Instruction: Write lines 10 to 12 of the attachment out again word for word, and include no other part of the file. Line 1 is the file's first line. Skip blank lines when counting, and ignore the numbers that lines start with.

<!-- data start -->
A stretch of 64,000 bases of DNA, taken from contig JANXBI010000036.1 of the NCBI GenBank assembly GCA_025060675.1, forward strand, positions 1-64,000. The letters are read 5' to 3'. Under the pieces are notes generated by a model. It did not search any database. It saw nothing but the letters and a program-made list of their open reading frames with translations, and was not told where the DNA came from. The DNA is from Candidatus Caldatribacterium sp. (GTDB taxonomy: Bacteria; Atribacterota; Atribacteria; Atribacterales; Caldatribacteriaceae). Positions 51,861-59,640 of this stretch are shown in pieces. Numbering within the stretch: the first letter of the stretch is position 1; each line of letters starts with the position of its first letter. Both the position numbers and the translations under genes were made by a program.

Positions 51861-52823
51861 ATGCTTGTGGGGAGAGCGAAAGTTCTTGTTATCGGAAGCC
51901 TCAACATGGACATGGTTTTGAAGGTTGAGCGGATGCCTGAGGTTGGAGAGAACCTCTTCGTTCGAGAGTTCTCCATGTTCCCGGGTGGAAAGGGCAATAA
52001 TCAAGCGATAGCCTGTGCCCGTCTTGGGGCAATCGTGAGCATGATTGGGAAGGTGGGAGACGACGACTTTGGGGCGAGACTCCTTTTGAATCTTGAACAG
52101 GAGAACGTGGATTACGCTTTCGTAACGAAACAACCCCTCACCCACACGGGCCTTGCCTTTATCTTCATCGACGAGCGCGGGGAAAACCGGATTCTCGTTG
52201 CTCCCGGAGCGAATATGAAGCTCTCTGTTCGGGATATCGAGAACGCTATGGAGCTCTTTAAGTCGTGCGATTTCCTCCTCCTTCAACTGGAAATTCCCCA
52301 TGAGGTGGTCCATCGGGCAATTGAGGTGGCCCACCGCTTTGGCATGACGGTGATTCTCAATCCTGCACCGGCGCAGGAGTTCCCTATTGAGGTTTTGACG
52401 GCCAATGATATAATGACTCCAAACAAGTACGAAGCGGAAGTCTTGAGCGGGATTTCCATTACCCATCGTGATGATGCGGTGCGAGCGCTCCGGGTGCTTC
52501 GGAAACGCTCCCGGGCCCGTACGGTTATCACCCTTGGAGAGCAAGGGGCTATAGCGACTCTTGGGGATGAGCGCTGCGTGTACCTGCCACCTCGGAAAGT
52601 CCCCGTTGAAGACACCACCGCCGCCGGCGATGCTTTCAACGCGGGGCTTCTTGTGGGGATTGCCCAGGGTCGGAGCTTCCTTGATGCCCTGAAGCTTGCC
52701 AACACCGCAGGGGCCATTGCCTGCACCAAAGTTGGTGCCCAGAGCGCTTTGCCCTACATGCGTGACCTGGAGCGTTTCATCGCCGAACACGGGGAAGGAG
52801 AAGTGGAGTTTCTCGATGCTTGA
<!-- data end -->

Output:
52501 GGAAACGCTCCCGGGCCCGTACGGTTATCACCCTTGGAGAGCAAGGGGCTATAGCGACTCTTGGGGATGAGCGCTGCGTGTACCTGCCACCTCGGAAAGT
52601 CCCCGTTGAAGACACCACCGCCGCCGGCGATGCTTTCAACGCGGGGCTTCTTGTGGGGATTGCCCAGGGTCGGAGCTTCCTTGATGCCCTGAAGCTTGCC
52701 AACACCGCAGGGGCCATTGCCTGCACCAAAGTTGGTGCCCAGAGCGCTTTGCCCTACATGCGTGACCTGGAGCGTTTCATCGCCGAACACGGGGAAGGAG